|Olympic medal record|
|Men's rugby union|
|Representing the United States|
|1924 Paris||Team competition|
Cleaveland was born in California, but spent a considerable portion of his youth growing up on his family's ranch outside of Datil, New Mexico. He was a standout athlete for Stanford University when he became a member of the American rugby union team which won the gold medal in Paris at the very start of the 1924 Summer Olympics. Known as 'Peabody' by his teammates, because that was what he called everyone else, he stayed on in France after the rugby concluded in order to attend the rest of the games.
After graduating from Stanford with a degree in mining engineering, Cleaveland began a long and respected career specializing in dredge operations. During World War II he took a break from mining and served as an Army Air Corps pilot in the US and then immediately after the war in Korea and Manchuria as part of the United States Reparations Commission. 22 years of his mining career was spent mining tin in Southeast Asia, especially in what is now known as Malaysia eventually becoming President of the Pacific Tin Corporation.
The son of noted western author Agnes Morley Cleaveland, after his retirement from mining, Norman wrote and edited three books. His first, written with George Fitzpatrick, was titled The Morleys - young upstarts on the Southwest Frontier and chronicled Norman's maternal grandparents move to Northern New Mexico to participate in the management of the Maxwell Land Grant. Norman raised eyebrows with his assertion that his grandfather's death was not accidental but due to lingering animosity with a group known as the Santa Fe Ring over the land grab that occurred of the original land grant. 'Bang Bang in Ampang' published in 1973 concerned Norman's time in Southeast Asia during the communist uprising known as the Malaya Emergency. Norman did not support the early British colonial approach to appeasing developing communist factions in Malaya in the late 1940s. Norman caused considerable consternation, including with the young Kennedy senators and Lyndon B. Johnson, when he re-armed local constabularies in order to protect themselves and his mining operations. Norman's last literary effort was editing a book on the eccentric western faith healer Francis Schlatter, who was reported to have died in 1896. Titled The Healer: The Story of Francis Schlatter (Santa Fe, NM: Sunstone Press, 1989), it includes the text of The Life of the Harp in the Hand of the Harper, published by Norman's grandmother, Ada Morley, in 1897, detailing the healer's life and her conversations with him, as well as recollections of the event by his mother, Agnes.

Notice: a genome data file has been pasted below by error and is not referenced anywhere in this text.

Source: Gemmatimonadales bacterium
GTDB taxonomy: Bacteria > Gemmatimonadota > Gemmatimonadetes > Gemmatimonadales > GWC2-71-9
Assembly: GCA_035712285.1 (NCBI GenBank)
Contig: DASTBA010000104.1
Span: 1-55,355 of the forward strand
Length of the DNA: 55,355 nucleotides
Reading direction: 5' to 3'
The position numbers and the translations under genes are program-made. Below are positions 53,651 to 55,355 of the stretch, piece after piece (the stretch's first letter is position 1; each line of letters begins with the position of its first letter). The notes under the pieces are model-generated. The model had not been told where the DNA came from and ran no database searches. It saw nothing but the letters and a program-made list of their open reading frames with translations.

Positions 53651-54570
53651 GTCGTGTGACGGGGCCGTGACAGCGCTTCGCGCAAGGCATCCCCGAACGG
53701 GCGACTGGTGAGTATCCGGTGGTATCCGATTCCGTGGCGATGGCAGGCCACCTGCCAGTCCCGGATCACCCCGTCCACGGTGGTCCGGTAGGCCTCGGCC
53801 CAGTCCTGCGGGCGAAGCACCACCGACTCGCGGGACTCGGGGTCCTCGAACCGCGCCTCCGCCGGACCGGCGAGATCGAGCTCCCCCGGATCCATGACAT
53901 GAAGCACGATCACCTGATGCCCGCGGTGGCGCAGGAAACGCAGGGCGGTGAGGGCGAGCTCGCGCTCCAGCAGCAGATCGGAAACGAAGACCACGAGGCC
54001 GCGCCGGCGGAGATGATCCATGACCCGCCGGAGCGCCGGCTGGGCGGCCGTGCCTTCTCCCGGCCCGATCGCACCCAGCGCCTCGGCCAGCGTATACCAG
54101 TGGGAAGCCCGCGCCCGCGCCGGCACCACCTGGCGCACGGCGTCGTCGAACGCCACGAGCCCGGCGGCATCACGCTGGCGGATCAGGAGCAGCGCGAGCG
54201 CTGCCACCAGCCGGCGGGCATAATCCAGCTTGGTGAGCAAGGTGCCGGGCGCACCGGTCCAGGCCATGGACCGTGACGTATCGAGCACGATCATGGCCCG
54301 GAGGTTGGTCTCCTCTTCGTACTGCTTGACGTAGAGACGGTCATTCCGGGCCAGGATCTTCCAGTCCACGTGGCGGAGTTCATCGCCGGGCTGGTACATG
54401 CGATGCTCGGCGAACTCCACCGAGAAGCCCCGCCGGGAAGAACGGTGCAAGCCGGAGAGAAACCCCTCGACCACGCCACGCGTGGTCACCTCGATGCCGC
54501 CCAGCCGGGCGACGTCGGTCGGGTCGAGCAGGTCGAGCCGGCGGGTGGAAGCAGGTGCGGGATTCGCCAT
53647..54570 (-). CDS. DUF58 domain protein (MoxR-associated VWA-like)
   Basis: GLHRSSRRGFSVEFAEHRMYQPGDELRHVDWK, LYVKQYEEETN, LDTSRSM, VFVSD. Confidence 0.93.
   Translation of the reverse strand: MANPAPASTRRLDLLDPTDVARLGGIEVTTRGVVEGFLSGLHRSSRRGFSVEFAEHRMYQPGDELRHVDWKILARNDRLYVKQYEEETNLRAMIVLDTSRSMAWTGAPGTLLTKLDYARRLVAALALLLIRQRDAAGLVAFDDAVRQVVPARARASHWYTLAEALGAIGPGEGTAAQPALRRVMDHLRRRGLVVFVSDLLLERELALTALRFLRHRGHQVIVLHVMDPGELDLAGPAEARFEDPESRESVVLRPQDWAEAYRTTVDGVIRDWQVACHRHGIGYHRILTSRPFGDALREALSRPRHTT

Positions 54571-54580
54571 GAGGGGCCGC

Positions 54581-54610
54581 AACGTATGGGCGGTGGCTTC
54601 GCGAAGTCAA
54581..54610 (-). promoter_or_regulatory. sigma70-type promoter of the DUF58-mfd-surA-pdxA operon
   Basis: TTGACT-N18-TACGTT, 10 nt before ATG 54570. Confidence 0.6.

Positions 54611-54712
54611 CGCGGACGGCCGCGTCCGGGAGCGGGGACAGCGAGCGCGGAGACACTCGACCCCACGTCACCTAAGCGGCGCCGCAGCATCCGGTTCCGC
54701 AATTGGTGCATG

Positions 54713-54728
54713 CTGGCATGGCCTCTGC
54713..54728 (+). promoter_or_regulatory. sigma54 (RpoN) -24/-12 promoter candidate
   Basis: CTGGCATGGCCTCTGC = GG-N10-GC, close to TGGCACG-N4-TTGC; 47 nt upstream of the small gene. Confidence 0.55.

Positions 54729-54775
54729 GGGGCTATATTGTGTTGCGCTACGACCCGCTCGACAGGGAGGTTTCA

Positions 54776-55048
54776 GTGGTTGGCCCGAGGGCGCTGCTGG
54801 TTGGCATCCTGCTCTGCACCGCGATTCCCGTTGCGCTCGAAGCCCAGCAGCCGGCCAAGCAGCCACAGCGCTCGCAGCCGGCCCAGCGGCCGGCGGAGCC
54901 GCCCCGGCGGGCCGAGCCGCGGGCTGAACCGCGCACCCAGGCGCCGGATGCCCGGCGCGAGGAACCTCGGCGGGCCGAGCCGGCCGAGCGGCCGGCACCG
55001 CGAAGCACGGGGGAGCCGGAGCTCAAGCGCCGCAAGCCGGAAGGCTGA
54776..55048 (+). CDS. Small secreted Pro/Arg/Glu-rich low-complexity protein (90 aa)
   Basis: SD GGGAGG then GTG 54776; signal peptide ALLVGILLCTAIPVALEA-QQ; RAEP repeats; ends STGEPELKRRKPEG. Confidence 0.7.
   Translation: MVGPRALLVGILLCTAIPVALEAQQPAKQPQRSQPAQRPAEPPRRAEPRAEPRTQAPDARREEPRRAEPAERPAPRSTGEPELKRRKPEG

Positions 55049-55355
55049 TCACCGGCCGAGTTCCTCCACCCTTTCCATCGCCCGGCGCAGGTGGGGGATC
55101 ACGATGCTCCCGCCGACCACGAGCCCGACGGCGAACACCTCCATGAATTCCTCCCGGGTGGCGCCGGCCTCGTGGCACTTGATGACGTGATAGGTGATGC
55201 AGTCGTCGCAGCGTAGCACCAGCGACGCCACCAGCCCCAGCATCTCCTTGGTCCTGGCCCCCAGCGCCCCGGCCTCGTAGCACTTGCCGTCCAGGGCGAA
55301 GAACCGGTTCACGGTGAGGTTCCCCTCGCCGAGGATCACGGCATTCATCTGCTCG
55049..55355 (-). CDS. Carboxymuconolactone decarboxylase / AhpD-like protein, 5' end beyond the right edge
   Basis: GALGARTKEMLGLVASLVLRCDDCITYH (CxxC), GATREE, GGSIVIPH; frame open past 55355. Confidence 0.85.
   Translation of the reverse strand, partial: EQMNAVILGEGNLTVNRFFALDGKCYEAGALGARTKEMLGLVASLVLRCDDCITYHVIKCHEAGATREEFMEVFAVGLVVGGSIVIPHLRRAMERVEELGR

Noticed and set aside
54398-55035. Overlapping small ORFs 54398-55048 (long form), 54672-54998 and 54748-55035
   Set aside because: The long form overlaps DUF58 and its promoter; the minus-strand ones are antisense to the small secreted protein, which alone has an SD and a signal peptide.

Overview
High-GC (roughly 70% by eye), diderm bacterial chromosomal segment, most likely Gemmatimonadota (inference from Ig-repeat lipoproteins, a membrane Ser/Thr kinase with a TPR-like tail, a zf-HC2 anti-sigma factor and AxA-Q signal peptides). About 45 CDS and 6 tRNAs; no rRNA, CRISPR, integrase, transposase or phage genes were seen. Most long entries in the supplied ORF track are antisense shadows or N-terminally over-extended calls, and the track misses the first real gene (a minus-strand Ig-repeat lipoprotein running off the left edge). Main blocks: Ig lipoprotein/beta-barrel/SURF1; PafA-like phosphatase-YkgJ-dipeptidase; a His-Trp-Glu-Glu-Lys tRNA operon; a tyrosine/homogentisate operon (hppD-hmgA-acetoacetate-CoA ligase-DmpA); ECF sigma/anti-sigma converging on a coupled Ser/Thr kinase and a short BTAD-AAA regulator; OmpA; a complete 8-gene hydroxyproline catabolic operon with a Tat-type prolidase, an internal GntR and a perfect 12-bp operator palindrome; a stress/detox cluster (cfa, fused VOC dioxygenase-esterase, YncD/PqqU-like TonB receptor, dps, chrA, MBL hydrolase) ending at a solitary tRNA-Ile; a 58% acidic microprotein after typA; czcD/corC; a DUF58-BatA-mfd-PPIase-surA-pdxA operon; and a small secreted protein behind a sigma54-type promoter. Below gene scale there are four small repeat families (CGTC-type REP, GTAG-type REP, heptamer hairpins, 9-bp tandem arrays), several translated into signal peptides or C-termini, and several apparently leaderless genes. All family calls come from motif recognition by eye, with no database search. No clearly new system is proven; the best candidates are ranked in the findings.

Norman died at his home on June 8, 1997, in Santa Fe, New Mexico, at the age of 96. He played rugby most of his life and was a life member of the Santa Fe Rugby Club.
- "Norman Cleaveland, U.S. Rugby Olympian, 96". The New York Times. June 12, 1997. Retrieved 2009-07-15.